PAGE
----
Pakistan: When the political crisis aggravates the effects of the natural disaster


Particularly vulnerable to the consequences of global warming, Pakistan, with a population of 220 million, has been facing a unprecedented cataclysm. Indeed, almost a third of its territory is submerged due to a particularly violent monsoon.

In addition to damage which already amount to Billions of Euro's, human losses interim is particularly heavy: more than 1 dead, 290 injured, 12 million people affected, 500 million of whom require urgent humanitarian aid. As for the displaced, their number is estimated at 33.

Despite the mobilization of the army, the authorities are struggling to rescue the victims who are crammed into makeshift camps, always at the mercy of the bad weather that continues at regular intervals.

The Diaspora, international NGOs and Pakistani civil society – already hard hit by a galloping inflation and by a spectacular increase food prices - struggling to raise funds needed to help everyone in need. As for the state, it has been displaying its inability to manage natural disasters for decades.

Even today, when the country is devastated by the floods, the political scene is the sad scene of the rivalry which pits supporters of current Prime Minister Shehbaz Sharif against those of his predecessor, Imran Khan.

The Sharif and Bhutto-Zardari clans against Imran Khan

Former cricket champion and founder of the Islamic Party PTI (Pakistan Tehreek-e-Insaf or Pakistan Justice Movement), Khan came to power in 2018.

Despite promises of prosperity and the fight against corruption, his government proves incapable of redressing economy (the'inflation is galloping and almost a quarter of the population lives below the poverty line).

He also fails to neutralize the two main political dynasties of the country, the Sharif and the Bhutto, although involved in many embezzlement cases, money laundering and ownership of offshore companies.

If Imran Khan's main adversary, Nawaz Sharif (who served three terms as Prime Minister since the 1990s), went into exile in the United Kingdom, his daughter Maryam and his younger brother Shehbaz continue, despite internal friction and a few short incarcerations, to defend their electoral and political interests in Pakistan.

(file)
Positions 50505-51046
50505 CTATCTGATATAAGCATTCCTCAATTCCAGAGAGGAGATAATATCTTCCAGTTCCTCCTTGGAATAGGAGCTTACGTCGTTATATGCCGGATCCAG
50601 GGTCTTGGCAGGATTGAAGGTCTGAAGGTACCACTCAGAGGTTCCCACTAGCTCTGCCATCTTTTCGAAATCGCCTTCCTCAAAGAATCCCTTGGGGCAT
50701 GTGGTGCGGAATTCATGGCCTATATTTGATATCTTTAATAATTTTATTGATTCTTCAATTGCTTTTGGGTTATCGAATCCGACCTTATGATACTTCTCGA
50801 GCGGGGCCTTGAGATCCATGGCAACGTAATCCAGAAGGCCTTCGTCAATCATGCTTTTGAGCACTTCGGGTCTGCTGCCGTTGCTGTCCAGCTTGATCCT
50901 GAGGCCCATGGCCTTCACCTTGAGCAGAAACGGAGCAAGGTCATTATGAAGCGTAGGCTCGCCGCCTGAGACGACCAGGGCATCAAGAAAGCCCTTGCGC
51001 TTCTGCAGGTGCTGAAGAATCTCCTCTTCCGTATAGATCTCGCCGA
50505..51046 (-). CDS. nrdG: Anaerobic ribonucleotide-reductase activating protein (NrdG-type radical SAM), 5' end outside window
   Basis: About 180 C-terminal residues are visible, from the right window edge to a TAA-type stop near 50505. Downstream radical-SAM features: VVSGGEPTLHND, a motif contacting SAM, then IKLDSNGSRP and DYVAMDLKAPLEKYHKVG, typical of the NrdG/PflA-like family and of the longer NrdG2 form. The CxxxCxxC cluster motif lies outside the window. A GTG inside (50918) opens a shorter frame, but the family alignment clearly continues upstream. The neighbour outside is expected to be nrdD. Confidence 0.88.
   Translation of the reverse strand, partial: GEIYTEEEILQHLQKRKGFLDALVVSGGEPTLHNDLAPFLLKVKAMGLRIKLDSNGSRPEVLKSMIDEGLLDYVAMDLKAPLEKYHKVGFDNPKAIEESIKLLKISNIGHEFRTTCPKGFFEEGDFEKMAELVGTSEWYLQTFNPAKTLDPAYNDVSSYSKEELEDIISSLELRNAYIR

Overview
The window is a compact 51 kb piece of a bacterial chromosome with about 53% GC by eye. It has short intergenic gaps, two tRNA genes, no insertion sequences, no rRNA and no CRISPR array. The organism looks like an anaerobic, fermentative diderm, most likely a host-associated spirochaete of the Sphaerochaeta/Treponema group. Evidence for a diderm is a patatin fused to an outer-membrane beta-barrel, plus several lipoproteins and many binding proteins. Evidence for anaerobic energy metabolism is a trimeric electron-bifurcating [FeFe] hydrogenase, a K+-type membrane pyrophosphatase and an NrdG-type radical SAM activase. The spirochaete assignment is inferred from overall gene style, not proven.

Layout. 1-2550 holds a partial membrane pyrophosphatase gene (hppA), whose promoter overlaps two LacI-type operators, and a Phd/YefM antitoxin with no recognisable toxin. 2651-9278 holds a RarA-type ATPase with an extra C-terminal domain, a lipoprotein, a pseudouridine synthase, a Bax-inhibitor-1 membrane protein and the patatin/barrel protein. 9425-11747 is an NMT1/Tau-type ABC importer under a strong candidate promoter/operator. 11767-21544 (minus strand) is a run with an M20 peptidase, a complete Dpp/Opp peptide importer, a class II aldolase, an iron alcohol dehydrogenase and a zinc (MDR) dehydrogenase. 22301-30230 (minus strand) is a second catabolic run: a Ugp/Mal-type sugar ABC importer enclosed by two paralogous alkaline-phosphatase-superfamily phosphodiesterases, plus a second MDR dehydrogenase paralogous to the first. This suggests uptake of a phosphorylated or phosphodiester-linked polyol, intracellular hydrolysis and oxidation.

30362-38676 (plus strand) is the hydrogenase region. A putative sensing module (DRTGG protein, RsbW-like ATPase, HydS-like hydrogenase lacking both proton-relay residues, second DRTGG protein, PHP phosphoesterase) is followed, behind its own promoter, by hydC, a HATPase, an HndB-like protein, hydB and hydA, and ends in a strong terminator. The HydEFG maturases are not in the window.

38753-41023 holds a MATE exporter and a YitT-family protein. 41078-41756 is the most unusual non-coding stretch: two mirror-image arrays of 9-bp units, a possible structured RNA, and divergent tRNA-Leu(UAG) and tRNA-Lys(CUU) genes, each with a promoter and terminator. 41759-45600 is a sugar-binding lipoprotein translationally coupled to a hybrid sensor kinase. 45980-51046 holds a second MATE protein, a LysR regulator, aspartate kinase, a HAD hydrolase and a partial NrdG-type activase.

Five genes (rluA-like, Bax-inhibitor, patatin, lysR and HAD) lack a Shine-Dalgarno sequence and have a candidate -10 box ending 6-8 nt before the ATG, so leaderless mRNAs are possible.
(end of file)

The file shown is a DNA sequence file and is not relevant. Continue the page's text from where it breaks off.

The Bhutto clan, through Asif Ali Zardari and Bilawal Bhutto Zardari – respectively the husband and son of the former two-term prime minister (1988-1990; 1993-1996) Benazir Bhutto (1953-2007) – shows all as adept at countering political attacks and prosecution of which it is the subject.

In 2020, these two clans, which also lead the country's two main political parties (Pakistan People Party/PPP for the Bhutto-Zardari and the Pakistan Muslim League Nawaz/PMLN for the Sharif), form, with other partners, a circumstantial alliance called Pakistan Democratic Movement (PDM) to counter Imran Khan – an outsider whose election they contest and whose popularity they fear.

The fall of Imran Khan…

Khan's popularity is waning with time. The main reason is economic: the country is crumbling under the public debt (estimated by the IMF at more than 138 billion dollars for the year 2022-2023) and energy shortages (gas and electricity), which affect citizens and businesses alike, are increasingly frequent.

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The government has no other solution than to resort to the International Monetary Fund (IMF), but the latter requires the establishment of austerity measures to reduce the deficit. Thus, from 2019, new taxes are imposed, the budgets allocated to the education and health sectors are reduced and the currency (the rupee) is devalued.

These measures have the effect of reducing the economic growth and to increase inflation and poverty, while corruption scandals affect some of the prime minister's close aides. Yet well managed covid crisis also does damage.